June 29, 2022
A co-producer reflects on the damage that can be done to projects and relationships when co-production is done thoughtlessly, without putting people first.
I am not a researcher, and I don’t pretend to understand the intricacies of data analysis. I work as a mental health Expert by Experience (EBE) for a Voluntary, Community or Social Enterprise (VCSE) organisation.
Our organisation was approached earlier this year to work on a research project alongside a Digital Mental Health Provider(DMHP) and a leading university. The focus of the research is the reduction of suicide risk for users of digital mental health platforms and the researchers had identified the Zero Suicide Framework as expert by experience colleagues and myself committed to attend four workshops and to read and respond to any additional material sent by the research team. The end of April was given as the probable end date for the project. Each participant was to be paid a flat fee of £240 for their contribution.
The approach taken in the first workshop was to have an introduction to the team, an outline of what the research was hoping to achieve and then a session with Miro boards to gather data from the participants. For this purpose, we were sent a brief synopsis and guidance for using Miro boards to give us an opportunity to practice using this digital tool. However, we received these only a few days before the first session.
Although there was a clear agenda for this workshop, it was never completed, and time ran out well before all the tasks had been finished. In all, the first workshop was hurried, poorly managed, and inconclusive. The introductions took too long and there was a lack of preparation and coordination amongst the research team which led to repetition and some time wasted. The meeting got bogged down in the process of agreeing terms of reference amongst the participants. This was understandable given the nature of the research and the attendees (people who have attempted suicide or have been close to someone who has committed suicide). It was, however, avoidable.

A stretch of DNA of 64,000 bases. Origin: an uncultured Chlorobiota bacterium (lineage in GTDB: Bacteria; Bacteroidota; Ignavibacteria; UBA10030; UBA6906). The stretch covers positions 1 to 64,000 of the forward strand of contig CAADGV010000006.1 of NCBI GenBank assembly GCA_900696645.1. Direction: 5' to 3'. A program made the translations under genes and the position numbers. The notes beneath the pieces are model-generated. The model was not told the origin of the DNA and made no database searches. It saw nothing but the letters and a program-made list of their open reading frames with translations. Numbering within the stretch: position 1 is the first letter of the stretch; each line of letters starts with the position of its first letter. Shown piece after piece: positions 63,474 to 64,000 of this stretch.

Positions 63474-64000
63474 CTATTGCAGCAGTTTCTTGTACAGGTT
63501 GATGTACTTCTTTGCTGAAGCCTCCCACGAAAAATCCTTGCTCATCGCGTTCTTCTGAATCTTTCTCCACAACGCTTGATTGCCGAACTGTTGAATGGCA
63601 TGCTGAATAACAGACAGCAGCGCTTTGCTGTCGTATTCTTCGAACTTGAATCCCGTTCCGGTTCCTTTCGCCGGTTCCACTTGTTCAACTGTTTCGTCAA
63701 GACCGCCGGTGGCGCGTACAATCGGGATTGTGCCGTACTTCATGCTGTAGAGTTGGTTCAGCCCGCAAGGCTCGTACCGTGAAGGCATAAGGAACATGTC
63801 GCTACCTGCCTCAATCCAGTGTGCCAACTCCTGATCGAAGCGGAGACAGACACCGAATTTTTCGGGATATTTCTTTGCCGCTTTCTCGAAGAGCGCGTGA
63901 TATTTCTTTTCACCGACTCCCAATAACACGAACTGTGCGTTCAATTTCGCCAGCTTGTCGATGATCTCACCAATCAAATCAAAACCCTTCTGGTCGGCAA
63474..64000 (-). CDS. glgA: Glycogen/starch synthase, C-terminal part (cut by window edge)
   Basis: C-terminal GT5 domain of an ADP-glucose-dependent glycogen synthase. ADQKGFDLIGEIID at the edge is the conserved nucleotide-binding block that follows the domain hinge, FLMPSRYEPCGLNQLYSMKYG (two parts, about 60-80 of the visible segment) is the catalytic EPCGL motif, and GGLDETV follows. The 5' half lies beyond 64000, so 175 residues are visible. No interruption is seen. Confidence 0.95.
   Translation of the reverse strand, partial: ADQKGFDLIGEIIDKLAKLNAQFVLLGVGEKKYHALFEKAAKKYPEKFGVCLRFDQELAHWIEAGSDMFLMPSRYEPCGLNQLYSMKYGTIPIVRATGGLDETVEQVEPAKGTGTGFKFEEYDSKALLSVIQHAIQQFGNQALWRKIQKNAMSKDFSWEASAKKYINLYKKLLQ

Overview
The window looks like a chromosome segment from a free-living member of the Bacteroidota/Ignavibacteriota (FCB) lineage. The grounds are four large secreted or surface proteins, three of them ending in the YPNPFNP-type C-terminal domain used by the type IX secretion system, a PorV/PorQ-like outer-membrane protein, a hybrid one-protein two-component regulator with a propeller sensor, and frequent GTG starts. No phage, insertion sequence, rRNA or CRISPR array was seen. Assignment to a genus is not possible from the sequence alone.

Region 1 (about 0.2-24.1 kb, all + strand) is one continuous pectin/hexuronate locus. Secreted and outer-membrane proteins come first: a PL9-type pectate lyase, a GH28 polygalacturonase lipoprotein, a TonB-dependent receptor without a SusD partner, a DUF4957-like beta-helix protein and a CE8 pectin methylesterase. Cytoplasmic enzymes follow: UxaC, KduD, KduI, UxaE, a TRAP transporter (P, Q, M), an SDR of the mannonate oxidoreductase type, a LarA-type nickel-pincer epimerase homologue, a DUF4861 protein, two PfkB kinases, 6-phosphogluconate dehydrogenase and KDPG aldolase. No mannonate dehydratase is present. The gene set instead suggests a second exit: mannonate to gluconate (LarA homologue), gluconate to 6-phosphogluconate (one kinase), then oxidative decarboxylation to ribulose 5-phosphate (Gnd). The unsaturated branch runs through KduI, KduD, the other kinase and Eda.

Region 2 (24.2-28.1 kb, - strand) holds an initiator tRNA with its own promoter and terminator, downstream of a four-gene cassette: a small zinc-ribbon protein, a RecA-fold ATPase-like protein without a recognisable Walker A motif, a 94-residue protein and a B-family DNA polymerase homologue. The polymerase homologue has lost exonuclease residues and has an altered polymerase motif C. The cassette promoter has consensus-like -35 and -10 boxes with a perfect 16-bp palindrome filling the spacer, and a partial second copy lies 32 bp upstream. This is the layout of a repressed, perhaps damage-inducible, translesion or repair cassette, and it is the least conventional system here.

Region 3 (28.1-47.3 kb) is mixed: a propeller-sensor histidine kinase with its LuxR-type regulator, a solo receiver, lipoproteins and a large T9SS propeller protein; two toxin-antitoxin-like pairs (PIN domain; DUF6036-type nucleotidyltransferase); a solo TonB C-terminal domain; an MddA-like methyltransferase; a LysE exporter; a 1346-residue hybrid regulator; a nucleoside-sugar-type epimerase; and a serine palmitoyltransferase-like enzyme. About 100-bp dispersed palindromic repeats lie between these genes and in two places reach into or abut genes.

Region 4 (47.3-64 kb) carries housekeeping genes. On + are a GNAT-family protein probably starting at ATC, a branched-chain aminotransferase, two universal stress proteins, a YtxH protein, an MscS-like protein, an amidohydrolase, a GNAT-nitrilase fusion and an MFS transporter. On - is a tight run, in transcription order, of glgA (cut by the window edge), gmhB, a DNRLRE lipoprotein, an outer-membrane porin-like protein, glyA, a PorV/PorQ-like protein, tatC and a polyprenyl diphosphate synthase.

This is where a co-production approach to this endeavour would have paid dividends. Had there been a pre-project meeting with the lived experience attendees, time would have been saved and all assigned tasks could have been completed within the timescale. We were assured that the second workshop would be better, with lessons learned and voices heard.
The second workshop followed on soon after and did move more quickly, but again we ran out of time before completing the agenda. The use of Miro boards had been an issue in the first workshop, with many participants unfamiliar with this software and being left to get to grips with it themselves. In the second workshop when it was being used in real time, and at speed, it became clear that several people were struggling. Many were attempting to participate on mobile phone and tablets and couldn’t see what was going on. I was using a large screen desktop and even I had difficulties reading the information and keeping up.
The organisers had also come up with several responses to pre-set questions that they wanted us to quickly place into pre-set boxes. At this point everything became confused, and we ran out of time for other items on the agenda, such as conversational breakout rooms, which many of us felt were more appropriate and relevant to our involvement in this process. The research team, however, declared themselves satisfied with the results and said they would come back to us in a couple of months when they had finished analysing the data they had collected.